“Those of us who are too often the objects—and victims—of hate speech need your voices, you artisans of peace, and of religious leaders who promote an understanding of Christianity that is inclusive and respectful of diversity, who promote contextual and liberation theologies, who can join dialogue over differences and are reflections of the reality in which we live: who speak, in the end, of the love that should exist among all of us

“In place of fear and prejudice, let us build alliances of solidarity across all borders.”

In Haiti, once again: something must change

My first visit to Haiti was in March 1984 when Jean-Claude “Baby Doc” Duvalier was still in power. Less than two years later, in the face of widespread demonstrations, he fled. Six years of jostling for influence and power followed, and the voice of a young priest in the impoverished neighbourhoods around Port-au-Prince was heard. A movement, Lavalas, a flood propelled Father Jean-Bertrand Aristide into the presidency. These are some of my photos of the celebration.

A podcast that explores Christianity and the political left provoked me to think again about Haiti this week. On March 9, I was interviewed about events in Haiti for The Magnificast, a podcast produced by my friends Dean Detloff in Toronto and Matt Bernico in St. Louis. 

Right now, tens of thousands of people are marching in the streets of Port-au-Prince and other cities. They want to bring down the president, bring about a new interim government that would lead a process of constitutional reform, and organize new elections.

This time, however, they’re backed by a range of people and organizations that have not stood together since 1990 (Haiti’s first free election): churches, trade unions, community groups, students and teachers, the political left and centre.

The Magnificast has been a great space for me to think with others about complex events in Venezuela,Bolivia and now Haiti. The title is adapted from Mary’s song of praise, The Magnificat::

God has brought down the powerful from their thrones,
    and lifted up the lowly;

God has filled the hungry with good things,
    and sent the rich away empty.

Luke 1:52

On March 8, a group of civil society organizations sent a letter to Prime Minister Justin Trudeau, calling for an end to Canada’s support for Haiti’s president, whose term of office has ended. Initiators of the letter were members of Concertation pour Haïti (CPH), a coalition of Quebec-based solidarity groups working in Haiti and individuals who support solidarity with Haiti. Members include The United Church of Canada (through its francophone ministries together with global partnership staff) and Development and Peace.

The letter calls on Canada, the United Nations and others to “consider transitional alternatives, without external interference, proposed by the various sectors of the opposition and civil society instead of blindly supporting the government of Jovenel Moïse.”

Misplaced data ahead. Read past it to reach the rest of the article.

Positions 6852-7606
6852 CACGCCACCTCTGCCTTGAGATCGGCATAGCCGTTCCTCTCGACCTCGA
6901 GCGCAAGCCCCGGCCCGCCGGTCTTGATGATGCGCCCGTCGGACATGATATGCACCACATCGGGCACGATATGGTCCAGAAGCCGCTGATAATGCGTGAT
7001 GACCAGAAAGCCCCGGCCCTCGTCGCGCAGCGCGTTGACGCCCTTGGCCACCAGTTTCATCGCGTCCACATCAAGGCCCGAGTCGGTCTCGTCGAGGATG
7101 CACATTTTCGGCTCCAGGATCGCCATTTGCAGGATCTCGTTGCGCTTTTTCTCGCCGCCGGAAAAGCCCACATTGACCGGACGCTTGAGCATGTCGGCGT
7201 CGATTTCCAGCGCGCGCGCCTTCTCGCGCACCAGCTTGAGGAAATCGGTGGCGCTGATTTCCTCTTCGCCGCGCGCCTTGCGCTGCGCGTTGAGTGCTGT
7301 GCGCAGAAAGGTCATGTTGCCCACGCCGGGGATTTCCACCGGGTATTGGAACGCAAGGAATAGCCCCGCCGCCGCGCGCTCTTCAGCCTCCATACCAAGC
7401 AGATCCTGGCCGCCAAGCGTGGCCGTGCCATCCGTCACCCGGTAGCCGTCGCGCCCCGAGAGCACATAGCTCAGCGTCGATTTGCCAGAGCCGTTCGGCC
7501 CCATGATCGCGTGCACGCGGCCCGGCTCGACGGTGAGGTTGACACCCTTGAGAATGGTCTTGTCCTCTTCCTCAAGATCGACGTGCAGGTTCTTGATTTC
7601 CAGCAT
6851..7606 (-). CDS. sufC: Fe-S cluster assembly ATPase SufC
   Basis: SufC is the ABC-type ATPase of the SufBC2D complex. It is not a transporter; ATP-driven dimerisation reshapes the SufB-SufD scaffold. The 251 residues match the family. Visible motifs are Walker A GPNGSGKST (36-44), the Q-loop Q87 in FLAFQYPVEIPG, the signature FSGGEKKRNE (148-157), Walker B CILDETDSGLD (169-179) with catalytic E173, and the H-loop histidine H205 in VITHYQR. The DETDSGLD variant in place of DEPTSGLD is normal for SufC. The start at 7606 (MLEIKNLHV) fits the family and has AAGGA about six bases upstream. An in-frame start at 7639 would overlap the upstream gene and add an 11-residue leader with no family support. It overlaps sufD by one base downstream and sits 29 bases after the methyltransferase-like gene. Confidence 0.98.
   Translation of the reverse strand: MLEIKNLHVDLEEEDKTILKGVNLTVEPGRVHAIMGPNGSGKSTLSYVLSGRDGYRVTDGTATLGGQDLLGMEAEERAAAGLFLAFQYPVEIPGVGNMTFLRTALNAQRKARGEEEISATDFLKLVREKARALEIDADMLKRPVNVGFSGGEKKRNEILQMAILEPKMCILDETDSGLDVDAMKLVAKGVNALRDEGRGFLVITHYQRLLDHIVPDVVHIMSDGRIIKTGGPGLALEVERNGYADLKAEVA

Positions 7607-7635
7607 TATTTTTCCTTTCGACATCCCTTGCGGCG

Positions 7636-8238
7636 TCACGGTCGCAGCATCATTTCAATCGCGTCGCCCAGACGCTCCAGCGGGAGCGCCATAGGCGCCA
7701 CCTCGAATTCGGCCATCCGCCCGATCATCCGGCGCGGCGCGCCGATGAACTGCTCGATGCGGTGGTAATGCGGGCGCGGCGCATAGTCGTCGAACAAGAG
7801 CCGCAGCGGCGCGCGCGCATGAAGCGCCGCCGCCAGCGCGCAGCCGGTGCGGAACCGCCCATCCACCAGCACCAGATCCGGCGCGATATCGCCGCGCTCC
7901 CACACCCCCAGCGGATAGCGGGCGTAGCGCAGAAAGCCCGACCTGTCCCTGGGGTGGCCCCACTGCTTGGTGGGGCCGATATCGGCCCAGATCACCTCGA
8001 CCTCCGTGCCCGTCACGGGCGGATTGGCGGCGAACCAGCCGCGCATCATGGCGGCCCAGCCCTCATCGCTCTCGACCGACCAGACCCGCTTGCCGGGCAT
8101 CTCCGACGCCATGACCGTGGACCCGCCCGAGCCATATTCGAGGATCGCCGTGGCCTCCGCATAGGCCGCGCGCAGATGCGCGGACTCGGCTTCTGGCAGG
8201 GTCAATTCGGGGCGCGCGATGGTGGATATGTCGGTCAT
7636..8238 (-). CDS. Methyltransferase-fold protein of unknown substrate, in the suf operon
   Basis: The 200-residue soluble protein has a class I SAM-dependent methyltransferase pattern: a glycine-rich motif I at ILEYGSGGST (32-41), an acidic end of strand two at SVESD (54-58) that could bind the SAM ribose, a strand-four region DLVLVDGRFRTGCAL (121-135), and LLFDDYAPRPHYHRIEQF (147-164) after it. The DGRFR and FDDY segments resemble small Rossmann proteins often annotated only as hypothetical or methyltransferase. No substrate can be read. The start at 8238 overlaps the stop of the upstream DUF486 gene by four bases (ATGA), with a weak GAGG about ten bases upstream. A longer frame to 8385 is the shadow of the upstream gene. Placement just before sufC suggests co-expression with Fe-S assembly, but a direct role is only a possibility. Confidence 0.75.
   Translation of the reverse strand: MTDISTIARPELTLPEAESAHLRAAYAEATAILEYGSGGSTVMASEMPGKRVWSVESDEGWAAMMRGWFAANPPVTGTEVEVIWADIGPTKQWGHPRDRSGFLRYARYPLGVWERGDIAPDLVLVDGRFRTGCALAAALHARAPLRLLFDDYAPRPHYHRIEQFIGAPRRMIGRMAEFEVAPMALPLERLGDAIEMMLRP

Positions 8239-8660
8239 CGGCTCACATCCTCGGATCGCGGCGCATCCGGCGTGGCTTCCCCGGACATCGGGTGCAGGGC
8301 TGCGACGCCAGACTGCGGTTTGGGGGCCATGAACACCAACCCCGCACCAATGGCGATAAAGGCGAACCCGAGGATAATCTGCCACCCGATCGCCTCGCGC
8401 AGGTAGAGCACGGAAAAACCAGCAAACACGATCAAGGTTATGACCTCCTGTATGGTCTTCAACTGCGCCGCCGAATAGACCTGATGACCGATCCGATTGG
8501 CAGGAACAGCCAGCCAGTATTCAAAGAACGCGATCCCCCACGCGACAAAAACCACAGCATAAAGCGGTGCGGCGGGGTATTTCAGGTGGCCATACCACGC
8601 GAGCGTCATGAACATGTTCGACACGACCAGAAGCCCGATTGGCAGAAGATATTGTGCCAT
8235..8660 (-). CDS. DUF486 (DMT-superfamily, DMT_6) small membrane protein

Over the past two years, Haitian organizations have proposed various ways forward. A transitional government should have taken office on Feb. 7, 2021, the date that the president’s term ended. The letter explains the next steps:

“A new government, accompanied by a transitional body, should hold office for at least two years. In addition, it would be established according to a specific institutional procedure, determined in a concerted manner within civil society and the opposition, which would ensure its limited term and its independence. The goal is to work toward the adoption of a new constitution in accordance with the wishes of the Haitian people, to prepare new elections, to adopt a plan to alleviate the population’s misery, to restore order in the public administration and to reinstate the judicial system.”

A day after the CPH letter, the Catholic religious communities that are part of the Haitian Religious Conference (CHR), used the occasion of the anniversary of Pope John Paul II’s visit to Haiti on March 9, 1983—three years before the end of the dictatorship of Jean-Claude “Baby Doc” Duvalier—to renew his call for change. “Il faut que quelque chose change ici,” the pope said, adding that impoverished people must recover hope. As he left, he encouraged unity: “Têt ansanm,” he said in Kreyol. All together.

“Thirty-eight long years after that visit by the pope,” states the CRH letter, “the seeds of death now seem to outgrow the seeds of life. The country is dying, insecurity is rampant, the poor cannot go on, the population is in a disarray that borders on despair, and the country is no longer ruled. We are both witnesses to and victims of too much crime, too much injustice, and too much inequality.”

So, what gives?